When reading the following excerpt it’s also important to note that this is NOT the type of order that can be appealed/quashed by an appellate court (i.e., you shouldn’t get sucked into 6-12 months of meaningless appellate motion practice if the probate court grants this order).

This case involves .  .  .  a certiorari petition challenging an order granting the personal representative’s motion to require Bernheim, who was pro se, to communicate with the personal representative and his counsel solely through writing.  .  .  .  We dismiss the certiorari petition directed to the order on communication as the petitioner failed to meet his burden of demonstrating the “jurisdictional” “irreparable harm” prong of certiorari review. See Bared & Co. v. McGuire, 670 So.2d 153 (Fla. 4th DCA 1996) (en banc).

1st DCA: Court to pro se litigant: Go hire a lawyer

Pflaum v. Pflaum, — So.2d —-, 2008 WL 425585 (Fla. 1st DCA Feb 19, 2008)

As I’ve written before [click here], Florida probate courts have recognized that requiring a pro se litigant to simply hire a lawyer can be a very effective tool for curbing vexatious conduct.  That’s what the appellate court did in this case.  When you read the following excerpt note that the court also finds that Florida’s vexatious-litigant statute does NOT apply in appellate proceedings.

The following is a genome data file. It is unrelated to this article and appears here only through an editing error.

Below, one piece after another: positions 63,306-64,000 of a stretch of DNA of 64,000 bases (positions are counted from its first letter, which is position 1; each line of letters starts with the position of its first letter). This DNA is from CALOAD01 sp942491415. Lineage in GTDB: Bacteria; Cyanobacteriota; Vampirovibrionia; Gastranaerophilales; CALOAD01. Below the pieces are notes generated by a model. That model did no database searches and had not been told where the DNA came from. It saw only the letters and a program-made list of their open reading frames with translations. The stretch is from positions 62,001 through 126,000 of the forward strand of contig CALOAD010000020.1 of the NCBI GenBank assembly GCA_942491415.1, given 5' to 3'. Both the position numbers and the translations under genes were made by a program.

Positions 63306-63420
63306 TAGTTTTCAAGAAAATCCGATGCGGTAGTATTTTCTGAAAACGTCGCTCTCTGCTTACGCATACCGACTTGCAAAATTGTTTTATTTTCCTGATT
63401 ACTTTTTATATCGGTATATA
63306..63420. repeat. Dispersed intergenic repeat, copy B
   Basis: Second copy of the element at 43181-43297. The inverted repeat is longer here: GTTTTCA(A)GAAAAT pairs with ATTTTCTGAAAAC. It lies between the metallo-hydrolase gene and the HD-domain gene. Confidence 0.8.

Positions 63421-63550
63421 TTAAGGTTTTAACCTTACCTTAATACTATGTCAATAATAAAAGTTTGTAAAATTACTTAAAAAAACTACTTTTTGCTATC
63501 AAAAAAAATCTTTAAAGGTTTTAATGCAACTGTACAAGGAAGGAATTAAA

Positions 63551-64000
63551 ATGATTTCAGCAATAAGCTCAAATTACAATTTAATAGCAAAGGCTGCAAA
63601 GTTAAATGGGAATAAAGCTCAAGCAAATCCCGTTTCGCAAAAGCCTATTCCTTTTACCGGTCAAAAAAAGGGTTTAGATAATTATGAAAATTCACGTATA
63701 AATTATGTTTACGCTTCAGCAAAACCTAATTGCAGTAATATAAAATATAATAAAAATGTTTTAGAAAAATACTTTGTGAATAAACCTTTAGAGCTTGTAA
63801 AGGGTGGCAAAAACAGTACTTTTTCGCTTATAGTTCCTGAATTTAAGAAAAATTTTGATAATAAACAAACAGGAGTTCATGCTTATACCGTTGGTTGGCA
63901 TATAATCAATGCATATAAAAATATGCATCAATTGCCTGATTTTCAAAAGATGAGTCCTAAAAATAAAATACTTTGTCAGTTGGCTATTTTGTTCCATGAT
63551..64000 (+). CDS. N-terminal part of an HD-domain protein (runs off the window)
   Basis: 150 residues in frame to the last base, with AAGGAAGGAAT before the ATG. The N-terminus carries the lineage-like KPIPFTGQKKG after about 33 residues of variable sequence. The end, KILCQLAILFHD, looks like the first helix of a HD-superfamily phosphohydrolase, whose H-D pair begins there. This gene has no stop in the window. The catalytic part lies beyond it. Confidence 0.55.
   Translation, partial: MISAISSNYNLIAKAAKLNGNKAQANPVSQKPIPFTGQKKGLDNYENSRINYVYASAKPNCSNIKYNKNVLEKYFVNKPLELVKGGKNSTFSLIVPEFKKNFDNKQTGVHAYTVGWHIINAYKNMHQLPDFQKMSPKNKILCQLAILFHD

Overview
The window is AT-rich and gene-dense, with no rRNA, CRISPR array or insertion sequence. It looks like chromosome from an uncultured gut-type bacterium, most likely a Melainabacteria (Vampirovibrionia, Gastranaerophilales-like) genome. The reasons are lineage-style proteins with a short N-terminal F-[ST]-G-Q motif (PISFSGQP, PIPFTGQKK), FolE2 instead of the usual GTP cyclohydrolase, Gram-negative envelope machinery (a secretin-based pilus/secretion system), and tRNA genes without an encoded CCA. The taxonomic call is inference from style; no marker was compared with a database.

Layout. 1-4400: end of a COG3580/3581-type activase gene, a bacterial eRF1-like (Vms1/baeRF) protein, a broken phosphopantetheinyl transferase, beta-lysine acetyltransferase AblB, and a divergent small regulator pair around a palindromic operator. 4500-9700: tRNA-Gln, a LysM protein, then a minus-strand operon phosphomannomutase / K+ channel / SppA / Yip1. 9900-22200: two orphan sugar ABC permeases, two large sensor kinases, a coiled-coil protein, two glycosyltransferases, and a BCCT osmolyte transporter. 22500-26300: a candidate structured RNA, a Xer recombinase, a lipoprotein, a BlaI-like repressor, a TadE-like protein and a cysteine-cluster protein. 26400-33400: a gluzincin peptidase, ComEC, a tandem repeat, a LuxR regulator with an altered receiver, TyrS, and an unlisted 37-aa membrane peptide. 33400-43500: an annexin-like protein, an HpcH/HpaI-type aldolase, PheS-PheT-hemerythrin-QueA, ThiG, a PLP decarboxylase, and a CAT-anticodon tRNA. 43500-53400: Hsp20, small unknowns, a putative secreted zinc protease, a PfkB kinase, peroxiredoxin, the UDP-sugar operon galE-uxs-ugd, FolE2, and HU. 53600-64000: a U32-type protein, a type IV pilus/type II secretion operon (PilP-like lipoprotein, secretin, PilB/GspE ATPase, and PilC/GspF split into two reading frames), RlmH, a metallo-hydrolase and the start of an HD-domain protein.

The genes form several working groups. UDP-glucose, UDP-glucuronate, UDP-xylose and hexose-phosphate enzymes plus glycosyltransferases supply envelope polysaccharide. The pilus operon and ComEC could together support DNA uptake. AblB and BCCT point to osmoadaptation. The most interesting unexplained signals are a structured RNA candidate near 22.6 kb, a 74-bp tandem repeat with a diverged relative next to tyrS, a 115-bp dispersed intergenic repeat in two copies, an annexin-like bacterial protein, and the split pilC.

Having now considered appellees’ motion and appellant’s response, and taken notice of Peter E. Pflaum’s cases in this court and his filings therein, we conclude that imposition of a sanction is appropriate in accordance with Florida Rule of Appellate Procedure 9.410 and this court’s authority to control its docket. See May v. Barthet, 934 So.2d 1184 (Fla.2006); Lee v. Fla. Dep’t of Corrs., 873 So.2d 489 (Fla. 1st DCA 2004). Accordingly, Peter E. Pflaum is hereby prohibited from appearing before this court as appellant or petitioner unless represented by a member in good standing of The Florida Bar. He is permitted 15 days from the date of this order within which to retain a Florida attorney who shall file a notice of appearance in this and his other active cases, failing which the cases will be subject to dismissal. The clerk of this court is directed to accept no further pro se filings from Peter E. Pflaum; if received, the filings shall be returned to the sender without filing and with reference to this order.

Appellees have asked this court to certify that Peter E. Pflaum is a vexatious litigant pursuant to section 68.093, Florida Statutes. That portion of appellees’ motion must be denied because the statute, by its express terms, applies only to proceedings in the trial courts. That limitation, of course, does not affect our authority to impose the sanction described above. Appellees also move for an award of attorney’s fees pursuant to section 57.105, Florida Statutes, and we defer a ruling on that portion of the motion until final disposition of this proceeding. Appellees’ motion to dismiss is denied at this time, but the case will be subject to dismissal if appellant fails timely to comply with the terms of this order.